The House Always Wins: Full Federal Court considers enforceability of confidentiality obligations
A recent decision of the Full Court of the Federal Court of Australia considered whether an express confidentiality clause in a contract should be enforced.
Crown Resorts Limited v Zantran Pty Ltd  FCAFC 1 involved a shareholder class action brought against Crown. In preparing for trial Zantran sought to adduce evidence from various former employees of Crown, many of which owed Crown a contractual duty of confidentiality.
Zantran obtained orders in the Federal Court relieving the former employees of their obligations of confidence owed to Crown for the limited purpose of providing Zantran’s solicitors with witness statements and relevant documents. In securing such orders, it was argued, and accepted by the Court, that the confidentiality clauses impeded Zantran’s pre-trial preparation in a manner inconsistent with the ‘overarching purpose’ of civil litigation to facilitate the just resolution of disputes as “quickly, inexpensively and efficiently as possible”, thereby interfering with the administration of justice.
Crown appealed the decision in the Full Federal Court on the basis that the Court lacked discretionary authority to set aside valid contractual obligations.
Allsop CJ, White and Lee JJ unanimously allowed the appeal and overturned the Federal Court’s decision, holding that:
a contract should be seen as enforceable unless grounds for unenforceability are established;
it is well established that a contract, or part of a contract, can be held void or unenforceable as contrary to public policy;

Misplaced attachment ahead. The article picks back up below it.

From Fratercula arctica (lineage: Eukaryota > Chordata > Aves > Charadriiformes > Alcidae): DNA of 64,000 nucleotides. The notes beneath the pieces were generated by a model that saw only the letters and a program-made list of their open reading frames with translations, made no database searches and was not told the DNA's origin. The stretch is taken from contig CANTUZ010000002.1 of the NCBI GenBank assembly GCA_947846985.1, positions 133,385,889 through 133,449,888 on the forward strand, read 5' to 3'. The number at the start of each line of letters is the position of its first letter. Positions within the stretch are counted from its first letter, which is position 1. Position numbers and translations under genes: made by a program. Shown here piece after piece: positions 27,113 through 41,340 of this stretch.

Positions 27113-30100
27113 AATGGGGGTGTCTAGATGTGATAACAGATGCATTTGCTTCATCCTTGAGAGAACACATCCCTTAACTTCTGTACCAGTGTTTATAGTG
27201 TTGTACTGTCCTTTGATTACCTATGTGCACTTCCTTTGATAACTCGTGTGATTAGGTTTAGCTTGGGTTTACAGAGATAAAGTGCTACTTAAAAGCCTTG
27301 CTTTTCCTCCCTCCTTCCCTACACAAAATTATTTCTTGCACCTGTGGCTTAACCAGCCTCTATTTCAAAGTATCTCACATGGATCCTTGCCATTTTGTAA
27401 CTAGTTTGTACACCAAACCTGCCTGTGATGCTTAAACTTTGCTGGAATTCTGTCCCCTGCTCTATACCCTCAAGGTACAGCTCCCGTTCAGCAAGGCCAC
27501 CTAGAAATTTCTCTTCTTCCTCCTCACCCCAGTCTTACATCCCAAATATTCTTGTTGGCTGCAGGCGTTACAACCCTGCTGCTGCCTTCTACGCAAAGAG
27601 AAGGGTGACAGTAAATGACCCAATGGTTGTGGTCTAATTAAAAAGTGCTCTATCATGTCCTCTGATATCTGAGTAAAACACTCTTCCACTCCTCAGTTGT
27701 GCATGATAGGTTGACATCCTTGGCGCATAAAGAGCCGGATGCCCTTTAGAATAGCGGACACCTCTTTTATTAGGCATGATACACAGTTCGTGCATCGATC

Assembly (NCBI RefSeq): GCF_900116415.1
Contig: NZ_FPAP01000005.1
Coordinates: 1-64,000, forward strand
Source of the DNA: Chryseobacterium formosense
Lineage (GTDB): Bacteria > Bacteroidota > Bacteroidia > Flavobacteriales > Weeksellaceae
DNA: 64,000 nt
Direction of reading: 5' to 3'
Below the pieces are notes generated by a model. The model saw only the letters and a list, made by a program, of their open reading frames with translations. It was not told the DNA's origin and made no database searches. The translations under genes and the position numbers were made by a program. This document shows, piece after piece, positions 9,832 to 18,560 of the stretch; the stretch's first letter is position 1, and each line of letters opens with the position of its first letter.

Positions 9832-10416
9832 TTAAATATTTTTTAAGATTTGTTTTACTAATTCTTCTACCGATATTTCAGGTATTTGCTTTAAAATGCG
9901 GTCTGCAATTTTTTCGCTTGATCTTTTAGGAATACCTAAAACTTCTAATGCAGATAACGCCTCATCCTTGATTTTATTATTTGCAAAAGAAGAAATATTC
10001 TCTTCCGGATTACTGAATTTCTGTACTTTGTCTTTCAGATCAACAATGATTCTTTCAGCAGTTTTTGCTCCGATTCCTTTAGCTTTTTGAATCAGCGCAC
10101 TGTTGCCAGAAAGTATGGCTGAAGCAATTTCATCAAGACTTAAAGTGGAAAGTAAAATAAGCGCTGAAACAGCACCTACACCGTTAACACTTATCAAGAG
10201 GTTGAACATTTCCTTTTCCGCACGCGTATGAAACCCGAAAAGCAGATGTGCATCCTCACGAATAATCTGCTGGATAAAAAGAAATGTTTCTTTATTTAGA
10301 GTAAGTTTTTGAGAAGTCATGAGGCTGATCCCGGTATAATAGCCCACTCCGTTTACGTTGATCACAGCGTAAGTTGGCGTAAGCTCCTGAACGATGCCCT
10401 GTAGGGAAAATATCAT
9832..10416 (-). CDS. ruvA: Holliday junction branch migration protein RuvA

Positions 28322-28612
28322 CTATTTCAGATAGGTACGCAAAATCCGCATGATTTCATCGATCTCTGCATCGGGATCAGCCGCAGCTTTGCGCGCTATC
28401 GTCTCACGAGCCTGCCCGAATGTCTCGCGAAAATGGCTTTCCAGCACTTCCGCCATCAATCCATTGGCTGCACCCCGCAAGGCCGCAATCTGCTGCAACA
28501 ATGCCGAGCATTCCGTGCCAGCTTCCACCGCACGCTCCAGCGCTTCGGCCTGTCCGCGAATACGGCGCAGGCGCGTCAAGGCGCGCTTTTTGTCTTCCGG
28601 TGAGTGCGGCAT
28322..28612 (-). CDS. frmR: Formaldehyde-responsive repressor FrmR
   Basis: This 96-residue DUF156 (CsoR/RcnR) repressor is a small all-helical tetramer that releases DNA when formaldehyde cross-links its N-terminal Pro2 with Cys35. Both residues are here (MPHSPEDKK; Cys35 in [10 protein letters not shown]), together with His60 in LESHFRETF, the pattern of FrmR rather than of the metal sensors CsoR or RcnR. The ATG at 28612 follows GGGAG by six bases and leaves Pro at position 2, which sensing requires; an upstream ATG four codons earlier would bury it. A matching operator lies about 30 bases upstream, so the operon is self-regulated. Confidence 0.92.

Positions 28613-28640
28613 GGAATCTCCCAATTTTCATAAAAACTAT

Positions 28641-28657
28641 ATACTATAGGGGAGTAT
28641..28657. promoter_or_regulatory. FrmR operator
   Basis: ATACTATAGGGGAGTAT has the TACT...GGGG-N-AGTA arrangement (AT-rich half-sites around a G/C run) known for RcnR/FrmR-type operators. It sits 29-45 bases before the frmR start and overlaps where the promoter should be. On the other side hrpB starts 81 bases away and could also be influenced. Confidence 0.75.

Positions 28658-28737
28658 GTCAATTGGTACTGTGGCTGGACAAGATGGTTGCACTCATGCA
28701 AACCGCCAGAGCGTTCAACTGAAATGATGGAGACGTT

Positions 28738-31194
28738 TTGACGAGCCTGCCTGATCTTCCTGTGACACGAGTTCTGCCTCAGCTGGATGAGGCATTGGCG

the proposition that enforcement of a valid contractual confidentiality clause would or might impede the conduct of a proceeding is not contrary to public policy and, therefore, is not an adequate basis to find that an otherwise enforceable contractual obligation is void or unenforceable; and
in the present case, the relevant confidentiality clause was not shown to be void or unenforceable, therefore, the former employees are bound by the contractual confidentiality obligations.
The Court stated that Zantran could have obtained information from the former employees through other means, such as through pre-trial discovery.
This case illustrates the reluctance of the courts to interfere with the contractual rights and obligations agreed between parties, unless a party can properly demonstrate that the underlying contract (or part thereof) is void or unenforceable.
The full decision of Crown Resorts Limited v Zantran Pty Ltd  FCAFC 1 can be found here.